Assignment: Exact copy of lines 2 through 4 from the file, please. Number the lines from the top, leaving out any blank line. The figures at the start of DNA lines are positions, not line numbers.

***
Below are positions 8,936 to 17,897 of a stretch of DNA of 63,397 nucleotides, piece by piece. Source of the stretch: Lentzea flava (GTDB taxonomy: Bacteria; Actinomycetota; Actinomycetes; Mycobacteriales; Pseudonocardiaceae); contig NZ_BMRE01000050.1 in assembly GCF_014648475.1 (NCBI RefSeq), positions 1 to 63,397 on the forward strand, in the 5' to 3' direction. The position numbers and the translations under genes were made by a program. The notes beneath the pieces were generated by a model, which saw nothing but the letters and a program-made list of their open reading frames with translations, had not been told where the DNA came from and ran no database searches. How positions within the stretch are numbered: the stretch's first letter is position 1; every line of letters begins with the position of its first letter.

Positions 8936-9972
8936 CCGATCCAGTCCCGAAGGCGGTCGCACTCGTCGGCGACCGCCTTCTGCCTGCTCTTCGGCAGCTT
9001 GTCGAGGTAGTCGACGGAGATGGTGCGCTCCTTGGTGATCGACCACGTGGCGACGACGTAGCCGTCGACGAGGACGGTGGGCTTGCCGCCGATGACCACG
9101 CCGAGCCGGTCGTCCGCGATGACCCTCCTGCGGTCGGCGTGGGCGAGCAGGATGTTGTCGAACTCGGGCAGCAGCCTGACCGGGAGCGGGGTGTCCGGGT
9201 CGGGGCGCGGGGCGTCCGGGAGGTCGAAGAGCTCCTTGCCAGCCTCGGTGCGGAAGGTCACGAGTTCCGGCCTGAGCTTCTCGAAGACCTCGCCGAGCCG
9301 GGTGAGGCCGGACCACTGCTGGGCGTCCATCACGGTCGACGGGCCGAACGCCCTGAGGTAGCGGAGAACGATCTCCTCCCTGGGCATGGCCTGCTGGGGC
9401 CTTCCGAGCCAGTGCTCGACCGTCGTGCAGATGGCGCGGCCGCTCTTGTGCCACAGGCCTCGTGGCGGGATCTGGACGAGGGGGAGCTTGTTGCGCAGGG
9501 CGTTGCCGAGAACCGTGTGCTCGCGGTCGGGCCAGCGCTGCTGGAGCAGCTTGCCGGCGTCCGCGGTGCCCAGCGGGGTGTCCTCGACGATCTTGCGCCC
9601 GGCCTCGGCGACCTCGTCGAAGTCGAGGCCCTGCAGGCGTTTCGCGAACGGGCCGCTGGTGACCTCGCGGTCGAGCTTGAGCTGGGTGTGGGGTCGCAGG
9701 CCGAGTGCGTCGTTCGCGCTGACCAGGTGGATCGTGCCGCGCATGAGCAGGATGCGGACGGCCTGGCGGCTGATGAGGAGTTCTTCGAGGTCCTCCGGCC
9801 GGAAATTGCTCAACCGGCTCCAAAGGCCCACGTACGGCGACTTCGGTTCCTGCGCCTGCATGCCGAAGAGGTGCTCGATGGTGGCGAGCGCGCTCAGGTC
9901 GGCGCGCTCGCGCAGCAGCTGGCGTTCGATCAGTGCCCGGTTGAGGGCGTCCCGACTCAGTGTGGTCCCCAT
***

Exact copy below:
Positions 8936-9972
8936 CCGATCCAGTCCCGAAGGCGGTCGCACTCGTCGGCGACCGCCTTCTGCCTGCTCTTCGGCAGCTT
9001 GTCGAGGTAGTCGACGGAGATGGTGCGCTCCTTGGTGATCGACCACGTGGCGACGACGTAGCCGTCGACGAGGACGGTGGGCTTGCCGCCGATGACCACG